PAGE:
Sunday, September 20, 2020
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Illinois temporarily closes all schools

The Illinois State Board of Education announced on Friday that all schools will be closed and activities cancelled from Tuesday, March 17, through March 30.

Illinois State Superintendent of Education Carmen Ayala issued a letter on Friday that mandates the closure of schools from March 17 through March 30.

“This mandatory closure takes effect Tuesday, March 17. Currently, we anticipate the closure to last through March 30,” she wrote. “If your district’s spring break is scheduled outside of this window, please consider moving your spring break to within this time frame. You no longer need to report school closures to ISBE during this time.”

About 20 million students are affected by statewide shutdowns in at least 18 states, as of Saturday evening, but more can be expected.

The closures take place during spring sports season finals and several spring musicals in our schools. Postponement is an option, but it is unknown how long closures will last.

The Centers for Disease Control and Prevention (CDC) in Atlanta issued guidance on Saturday stating that although a disinfecting period of a few days is called for with schools, short-term closures, such as two or four weeks, may have very little effect on mitigating the spread of coronavirus. In addition, short-term closures “may also increase impact on older adults who care for grandchildren. Waiting to enact school closures until at the correct time in the epidemic (e.g., later in the spread of disease) combined with other social distancing interventions allows for optimal impact despite disruption.”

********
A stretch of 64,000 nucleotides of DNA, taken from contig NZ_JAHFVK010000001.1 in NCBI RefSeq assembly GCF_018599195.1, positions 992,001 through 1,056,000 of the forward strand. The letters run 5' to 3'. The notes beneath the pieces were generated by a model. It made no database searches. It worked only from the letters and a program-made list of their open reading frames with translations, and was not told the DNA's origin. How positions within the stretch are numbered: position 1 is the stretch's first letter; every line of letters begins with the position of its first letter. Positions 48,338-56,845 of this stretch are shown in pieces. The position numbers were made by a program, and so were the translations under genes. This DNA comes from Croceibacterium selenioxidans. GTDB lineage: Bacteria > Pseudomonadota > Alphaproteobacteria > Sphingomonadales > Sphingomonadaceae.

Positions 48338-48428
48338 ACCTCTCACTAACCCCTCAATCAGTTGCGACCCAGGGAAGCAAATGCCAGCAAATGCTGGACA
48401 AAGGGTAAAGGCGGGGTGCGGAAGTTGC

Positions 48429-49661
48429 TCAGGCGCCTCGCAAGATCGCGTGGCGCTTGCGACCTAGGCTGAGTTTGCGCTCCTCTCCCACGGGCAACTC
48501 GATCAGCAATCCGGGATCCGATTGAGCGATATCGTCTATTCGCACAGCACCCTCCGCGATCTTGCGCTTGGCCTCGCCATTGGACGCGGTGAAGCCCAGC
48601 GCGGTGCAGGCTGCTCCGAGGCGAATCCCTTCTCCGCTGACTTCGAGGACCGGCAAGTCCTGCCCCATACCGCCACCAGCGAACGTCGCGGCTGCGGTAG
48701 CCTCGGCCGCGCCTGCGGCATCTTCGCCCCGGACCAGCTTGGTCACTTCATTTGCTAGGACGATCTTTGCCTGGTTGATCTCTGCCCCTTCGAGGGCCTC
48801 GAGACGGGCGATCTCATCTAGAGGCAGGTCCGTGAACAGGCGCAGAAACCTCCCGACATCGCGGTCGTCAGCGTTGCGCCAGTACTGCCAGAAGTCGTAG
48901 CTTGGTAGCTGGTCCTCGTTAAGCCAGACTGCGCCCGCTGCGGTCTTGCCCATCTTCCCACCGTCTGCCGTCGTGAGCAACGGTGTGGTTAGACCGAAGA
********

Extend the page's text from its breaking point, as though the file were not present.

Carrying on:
The CDC has also considered closures of a medium-to-long length, “i.e., 4–8 weeks or more of closure.” They say these long-term closures “may” have an effect, a conclusion based on evidence from assorted coronavirus mitigation efforts throughout the world:

Available modeling data indicate that early, short to medium closures do not impact the epi curve of COVID-19 or available health care measures (e.g., hospitalizations). There may be some impact of much longer closures (8 weeks, 20 weeks) further into community spread, but that modelling also shows that other mitigation efforts (e.g., handwashing, home isolation) have more impact on both spread of disease and health care measures. In other countries, those places who closed school (e.g., Hong Kong) have not had more success in reducing spread than those that did not (e.g., Singapore).

The school closures in 18 states currently range from two weeks to four weeks and are considered short-term by the CDC’s definition. Officials everywhere, though, are continuously evaluating the fluid situation and could announce extensions of the shutdowns at any time.

Meanwhile, school officials look to ensure the continuity of learning and the provision of meal and nutrition services for students during the closures.

“The U.S. Department of Education has communicated that it will make waivers available for assessments and accountability,” Ms Ayala wrote in the letter from Illinois. “ISBE will work in partnership with stakeholders to determine next steps for Illinois.” In addition, “ISBE has already obtained the USDA waiver to provide meals during school closures, including
to children under 5.”

Paul Katula is the executive editor of the Voxitatis Research Foundation, which publishes this blog. For more information, see the About page.

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